By the way, I don't see the linked "how to install" thread. Where is it?
    Last edited by teve; 03-26-2012 at 06:42 PM.

  8. #8
    DIY Junior Member mattmann's Avatar
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    Quote Originally Posted by jadnashua View Post
    Did you read the linked 'how to install' thread? It explains it all.

    Basically, make sure you have the proper placement of all of the pieces...use of a metal washer on top of the rubber one in the tank almost ensures you'll have a leak. Then, use an extra nut to clamp the bolt head to the tank. This can be fairly tight. Then set the tank onto the bowl and use the second nut/washer to hold the waterproof tank to the bowl. In that manner, the bolt is then just holding the tank in place, not trying to compress the washer in the tank to make a seal.
    Woah, wait, so I DON'T use the metal washer between the bolt head and the rubber gasket (inside the tank)? The instructions specifically say to do this, and I'm having the same problem: a very slow drip from one side of the tank-to-bowl connection (2 bolts for this toilet).

    I've already disassembled and reassembled, and the only thing that changed is that the leak moved from one side to the other.

    I can certainly do it again if simply removing the metal washer will do the trick. Does this method require a second nut to hold the bolt in place, or is that just optional?

  9. #9
    Retired Defense Industry Engineer jadnashua's Avatar
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    In the tank, the only thing should be the bolt head and the rubber washer underneath it. While you may get by without a second nut and washer, having one ensures that the tank is sealed and the bolt can't be pulled off-center if the tank isn't really solid on the bowl.
    Jim DeBruycker
    Important note - I'm not a pro
    Retired Defense Industry Engineer; Schluter 2.5-day Workshop Completed 2013, 2014

  10. #10
    DIY Junior Member mattmann's Avatar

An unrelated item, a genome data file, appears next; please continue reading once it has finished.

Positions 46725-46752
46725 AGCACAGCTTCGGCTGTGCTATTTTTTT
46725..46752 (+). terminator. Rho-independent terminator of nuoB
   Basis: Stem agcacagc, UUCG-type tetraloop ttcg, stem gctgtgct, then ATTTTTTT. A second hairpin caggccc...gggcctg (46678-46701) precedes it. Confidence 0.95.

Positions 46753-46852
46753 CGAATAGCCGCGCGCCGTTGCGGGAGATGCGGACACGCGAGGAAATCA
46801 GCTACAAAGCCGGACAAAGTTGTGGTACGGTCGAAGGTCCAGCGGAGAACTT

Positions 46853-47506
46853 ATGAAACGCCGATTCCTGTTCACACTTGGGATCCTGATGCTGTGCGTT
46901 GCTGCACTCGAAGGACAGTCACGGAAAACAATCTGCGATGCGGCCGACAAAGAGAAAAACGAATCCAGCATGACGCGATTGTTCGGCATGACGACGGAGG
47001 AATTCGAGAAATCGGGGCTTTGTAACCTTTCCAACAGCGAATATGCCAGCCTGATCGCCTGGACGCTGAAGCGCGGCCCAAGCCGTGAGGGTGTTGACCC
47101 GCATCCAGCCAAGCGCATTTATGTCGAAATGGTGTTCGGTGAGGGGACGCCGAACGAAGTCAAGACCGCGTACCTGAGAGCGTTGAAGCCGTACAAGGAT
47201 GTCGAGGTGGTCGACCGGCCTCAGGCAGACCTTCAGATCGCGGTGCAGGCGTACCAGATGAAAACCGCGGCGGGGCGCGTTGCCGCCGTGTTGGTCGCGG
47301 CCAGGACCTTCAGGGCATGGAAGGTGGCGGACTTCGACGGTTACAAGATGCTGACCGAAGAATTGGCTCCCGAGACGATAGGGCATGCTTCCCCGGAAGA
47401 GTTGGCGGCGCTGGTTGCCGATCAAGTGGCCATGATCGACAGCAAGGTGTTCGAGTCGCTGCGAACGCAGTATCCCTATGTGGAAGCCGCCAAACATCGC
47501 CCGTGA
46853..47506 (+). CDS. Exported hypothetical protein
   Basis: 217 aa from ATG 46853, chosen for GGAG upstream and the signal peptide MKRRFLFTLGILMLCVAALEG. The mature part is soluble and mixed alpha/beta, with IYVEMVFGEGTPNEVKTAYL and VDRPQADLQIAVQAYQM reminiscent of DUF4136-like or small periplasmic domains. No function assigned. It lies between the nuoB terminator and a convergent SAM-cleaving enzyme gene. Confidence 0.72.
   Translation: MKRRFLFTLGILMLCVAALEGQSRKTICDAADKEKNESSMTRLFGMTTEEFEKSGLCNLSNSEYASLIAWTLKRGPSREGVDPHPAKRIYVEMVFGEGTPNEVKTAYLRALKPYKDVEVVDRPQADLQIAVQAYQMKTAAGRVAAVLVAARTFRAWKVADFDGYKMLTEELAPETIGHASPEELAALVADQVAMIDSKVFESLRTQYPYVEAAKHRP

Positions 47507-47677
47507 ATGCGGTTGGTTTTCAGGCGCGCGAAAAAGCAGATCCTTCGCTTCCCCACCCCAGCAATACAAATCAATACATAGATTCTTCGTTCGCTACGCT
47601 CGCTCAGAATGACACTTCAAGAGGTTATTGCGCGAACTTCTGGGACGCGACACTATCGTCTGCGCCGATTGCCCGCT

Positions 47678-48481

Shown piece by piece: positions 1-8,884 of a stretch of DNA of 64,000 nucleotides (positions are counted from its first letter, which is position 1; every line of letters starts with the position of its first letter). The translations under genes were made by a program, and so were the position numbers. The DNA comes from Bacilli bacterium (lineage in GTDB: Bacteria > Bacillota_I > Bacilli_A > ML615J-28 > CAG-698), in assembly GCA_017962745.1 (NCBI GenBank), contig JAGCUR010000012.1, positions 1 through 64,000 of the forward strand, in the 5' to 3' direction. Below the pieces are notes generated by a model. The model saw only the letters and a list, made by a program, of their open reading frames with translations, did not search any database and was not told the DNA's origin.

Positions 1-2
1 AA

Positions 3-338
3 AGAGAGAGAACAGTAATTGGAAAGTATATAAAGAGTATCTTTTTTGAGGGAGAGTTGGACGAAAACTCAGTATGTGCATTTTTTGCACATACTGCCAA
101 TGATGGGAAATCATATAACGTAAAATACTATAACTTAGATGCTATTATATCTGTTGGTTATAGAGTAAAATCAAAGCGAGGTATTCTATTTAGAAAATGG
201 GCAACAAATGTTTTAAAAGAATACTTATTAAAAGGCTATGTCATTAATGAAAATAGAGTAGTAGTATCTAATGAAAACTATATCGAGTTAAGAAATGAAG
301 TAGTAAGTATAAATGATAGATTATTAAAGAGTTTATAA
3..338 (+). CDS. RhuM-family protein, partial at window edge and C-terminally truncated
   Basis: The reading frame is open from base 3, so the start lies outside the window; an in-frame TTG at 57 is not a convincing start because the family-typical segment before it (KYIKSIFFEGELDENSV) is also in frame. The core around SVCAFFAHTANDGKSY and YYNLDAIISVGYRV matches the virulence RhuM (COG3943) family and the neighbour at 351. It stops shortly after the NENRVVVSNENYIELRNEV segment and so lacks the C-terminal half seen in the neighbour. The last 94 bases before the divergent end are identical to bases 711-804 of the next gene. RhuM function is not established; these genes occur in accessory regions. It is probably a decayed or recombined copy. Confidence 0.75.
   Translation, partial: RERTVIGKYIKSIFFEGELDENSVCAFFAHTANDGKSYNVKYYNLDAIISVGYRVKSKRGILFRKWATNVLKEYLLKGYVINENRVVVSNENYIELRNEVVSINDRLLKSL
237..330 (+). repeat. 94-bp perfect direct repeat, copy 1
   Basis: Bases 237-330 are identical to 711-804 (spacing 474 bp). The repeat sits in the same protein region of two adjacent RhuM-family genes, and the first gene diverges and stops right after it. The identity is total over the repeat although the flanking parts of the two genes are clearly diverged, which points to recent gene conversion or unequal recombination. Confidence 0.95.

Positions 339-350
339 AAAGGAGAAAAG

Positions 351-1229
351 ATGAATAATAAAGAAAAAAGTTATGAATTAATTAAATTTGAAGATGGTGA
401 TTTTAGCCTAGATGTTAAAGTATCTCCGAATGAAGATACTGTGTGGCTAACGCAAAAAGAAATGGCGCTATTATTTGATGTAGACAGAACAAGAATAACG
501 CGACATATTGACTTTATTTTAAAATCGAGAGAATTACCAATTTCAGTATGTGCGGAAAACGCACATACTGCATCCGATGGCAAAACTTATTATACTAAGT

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    Ah, OK, good then. So on the outside of the tank, I'll use (going from the tank out): rubber washer, metal washer, lock washer, wingnut. Right?

    And then just use whatever the manufacturer says to hold the tank to the bowl, I assume? Just tight enough so the tank is stable and the large tank-to-bowl gasket is sealed?

  11. #11
    DIY Senior Member wjcandee's Avatar
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    Quote Originally Posted by mattmann View Post
    Ah, OK, good then. So on the outside of the tank, I'll use (going from the tank out): rubber washer, metal washer, lock washer, wingnut. Right?

    And then just use whatever the manufacturer says to hold the tank to the bowl, I assume? Just tight enough so the tank is stable and the large tank-to-bowl gasket is sealed?
    No. It would help if I knew which toilet you are installing. In broad general terms, it goes: (in the tank) bolt head, rubber washer, (then tank wall), (now outside tank): metal washer, nut, then under the base of the toilet, rubber washer, metal washer, nut. This assumes you have a decent tank to bowl set, with two nuts, two metal washers, and two rubber ones. If not, get one. Here's an example, but there are cheaper ones out there that will work fine: http://kscdirect.com/item/SIO%2B490-...OLT%2BSET%250A Note that the nuts and washers are in the proper order in the photo.